Sunday, June 7, 2009


My right calf is chalky blue from dried horseshoe crab blood. An angler on the ferry jetty hooked the creature earlier today, and did not know what to do.

I removed the hook from the mortally wounded creature, then let it grab my finger with its pincers, to show it could not hurt me. I then put my palm on its tail.

"It cannot sting you. It cannot hurt you."

I climbed down the rocks to get closer to the bay water, then let it go.

An hour or so later, I heard the angler say the same words to another frightened fisherman.

"It cannot hurt you."

That's a good day fishing.


Kathryn J said...

Teaching opportunities are everywhere. Your part of the ocean continues to intrigue me based on your reports on the sea creatures.

Kate said...

Good morning Doyle!

This is wonderful and wanted to share with you, one of the few people I know who will have the appropriate kaleidoscope of responses, a quick garden story:

Friday night, preceding a wine-soaked English department pot-luck, one of my colleagues (60 years old - Masters in teaching from the University of Chicago) followed me into the garden to "help" me pick arugula for the salad. She admired the wall of sugar snap peas plants, covered in blossoms and said, "These are amazing. What I don't understand is, where do peas come on the plants?" I explained that every flower, with a little luck, became a pea pod.
"That's so cool." (Yes. Yes, it is. But, seriously?)

Our gardens continue to feed and teach us, no matter how much we think we know I never really do know what to expect.

Happy June - how goes your garden? We will be overrun with squash if all goes well.

doyle said...

Dear Kathryn,

Indeed. Sea creatures are everywhere, too, at least if you're near the shore. Amazing what one sees.

I think seeing varied (and alien) life forms keeps me sane (or comfortably insane). If you think you know anything, look at the edge of the sea. If you think you're powerful, live by the edge of the sea. If you think you're immortal, breathe in the dank muddiness of low tide.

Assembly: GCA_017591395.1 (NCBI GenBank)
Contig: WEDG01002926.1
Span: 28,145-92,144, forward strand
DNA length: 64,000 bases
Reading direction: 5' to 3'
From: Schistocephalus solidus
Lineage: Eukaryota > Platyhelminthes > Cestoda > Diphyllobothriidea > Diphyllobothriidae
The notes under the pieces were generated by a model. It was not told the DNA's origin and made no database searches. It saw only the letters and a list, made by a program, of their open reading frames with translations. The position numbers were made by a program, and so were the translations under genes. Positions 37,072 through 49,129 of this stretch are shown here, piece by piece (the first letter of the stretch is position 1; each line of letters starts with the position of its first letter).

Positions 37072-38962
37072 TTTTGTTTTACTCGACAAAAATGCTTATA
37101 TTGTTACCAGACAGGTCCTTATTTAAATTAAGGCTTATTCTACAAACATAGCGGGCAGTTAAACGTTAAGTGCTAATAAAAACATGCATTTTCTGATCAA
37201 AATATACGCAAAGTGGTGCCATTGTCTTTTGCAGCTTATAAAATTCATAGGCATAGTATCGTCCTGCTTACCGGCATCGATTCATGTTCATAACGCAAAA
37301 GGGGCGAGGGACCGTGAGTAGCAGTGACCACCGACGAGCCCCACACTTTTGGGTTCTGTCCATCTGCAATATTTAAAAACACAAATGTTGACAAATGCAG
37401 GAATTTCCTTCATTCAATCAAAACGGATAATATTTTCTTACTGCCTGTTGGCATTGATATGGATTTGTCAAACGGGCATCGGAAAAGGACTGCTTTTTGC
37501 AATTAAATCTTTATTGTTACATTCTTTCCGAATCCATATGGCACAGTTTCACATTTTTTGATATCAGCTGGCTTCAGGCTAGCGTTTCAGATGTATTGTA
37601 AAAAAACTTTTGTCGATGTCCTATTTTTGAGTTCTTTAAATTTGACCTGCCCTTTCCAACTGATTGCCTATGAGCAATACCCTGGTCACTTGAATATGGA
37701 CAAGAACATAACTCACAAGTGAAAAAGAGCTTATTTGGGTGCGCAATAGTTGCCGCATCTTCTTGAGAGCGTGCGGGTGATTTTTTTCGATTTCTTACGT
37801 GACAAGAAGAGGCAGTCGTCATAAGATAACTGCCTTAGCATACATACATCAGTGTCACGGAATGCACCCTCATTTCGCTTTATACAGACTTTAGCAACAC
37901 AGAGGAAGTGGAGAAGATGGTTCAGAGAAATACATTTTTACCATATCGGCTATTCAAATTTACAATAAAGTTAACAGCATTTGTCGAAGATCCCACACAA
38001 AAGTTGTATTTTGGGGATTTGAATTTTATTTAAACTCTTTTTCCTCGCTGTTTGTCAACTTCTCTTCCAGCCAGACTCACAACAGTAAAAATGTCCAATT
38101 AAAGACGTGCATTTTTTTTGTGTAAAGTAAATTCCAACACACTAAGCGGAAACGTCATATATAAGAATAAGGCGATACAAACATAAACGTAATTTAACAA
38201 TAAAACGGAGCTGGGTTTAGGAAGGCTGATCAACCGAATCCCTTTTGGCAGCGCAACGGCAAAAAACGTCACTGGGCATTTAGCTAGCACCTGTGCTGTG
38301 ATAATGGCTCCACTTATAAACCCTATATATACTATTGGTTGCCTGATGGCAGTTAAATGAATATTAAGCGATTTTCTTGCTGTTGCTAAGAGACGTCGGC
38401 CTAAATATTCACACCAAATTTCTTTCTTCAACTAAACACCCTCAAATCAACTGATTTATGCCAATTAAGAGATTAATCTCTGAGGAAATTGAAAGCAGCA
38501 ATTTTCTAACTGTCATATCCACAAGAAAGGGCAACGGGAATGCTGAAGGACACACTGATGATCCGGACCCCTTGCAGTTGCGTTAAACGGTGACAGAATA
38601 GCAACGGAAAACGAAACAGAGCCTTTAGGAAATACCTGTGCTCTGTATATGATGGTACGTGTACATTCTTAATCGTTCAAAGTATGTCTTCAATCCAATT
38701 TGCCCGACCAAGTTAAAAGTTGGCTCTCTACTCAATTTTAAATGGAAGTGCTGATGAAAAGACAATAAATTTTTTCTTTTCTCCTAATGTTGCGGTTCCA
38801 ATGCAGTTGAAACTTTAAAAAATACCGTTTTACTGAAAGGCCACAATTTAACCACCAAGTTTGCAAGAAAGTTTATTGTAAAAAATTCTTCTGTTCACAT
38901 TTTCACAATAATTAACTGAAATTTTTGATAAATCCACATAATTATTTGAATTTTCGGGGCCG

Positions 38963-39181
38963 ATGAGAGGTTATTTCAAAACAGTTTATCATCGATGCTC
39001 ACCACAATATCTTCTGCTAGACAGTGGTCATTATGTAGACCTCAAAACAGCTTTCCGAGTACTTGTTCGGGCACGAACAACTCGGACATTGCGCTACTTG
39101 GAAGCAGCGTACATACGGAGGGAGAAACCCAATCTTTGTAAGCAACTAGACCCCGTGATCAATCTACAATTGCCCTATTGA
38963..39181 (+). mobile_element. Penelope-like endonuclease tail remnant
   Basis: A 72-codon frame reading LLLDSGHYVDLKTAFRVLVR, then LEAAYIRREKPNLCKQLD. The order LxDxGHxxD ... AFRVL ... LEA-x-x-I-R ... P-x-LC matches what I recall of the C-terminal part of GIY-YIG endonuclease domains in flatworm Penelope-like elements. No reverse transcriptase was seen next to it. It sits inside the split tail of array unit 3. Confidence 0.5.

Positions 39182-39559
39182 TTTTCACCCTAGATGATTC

Dear Kate,

Amazing, isn't it? We have gotten so far from what we are that we no longer know what we need to know.

My garden has been peas, peas, peas! Cool spring. The eggplants have also (inexplicably) taken off--I thought the cool season would have dampened their enthusiasm. My squash has been slow, but maybe once it warms up....

Anonymous said...

hi! Randomly landed on this blog post. Had to admit it brought a smile to my face.

similar experiance happened to me not so long go. A student was having an asthma attack, and his friend could not understand what was going on. While I was calming down my px so that he could take his inhaler, I explained to his friend how an asthmatic cannot breath out and the mechanism's of carbon dioxide build up. A few hours later when I was in my lab, I hear the same voice proudly explain to a teacher why asthmatics cannot breath out. That was brilliant.

doyle said...

Dear Danielle,

Glad you landed here!

I used to spend hours upon hours teaching about pulmonary physiology and asthma. I don't miss a lot about medicine, but I do miss teaching the medical students and the residents.

I wasn't always successful, and at times teaching can be frustrating for one as impatient as me. Listening to someone teach someone else what you taught her, however, warms me up.

Some people teach to save the world. I teach for selfish reasons, the joy I get watching the dots connect.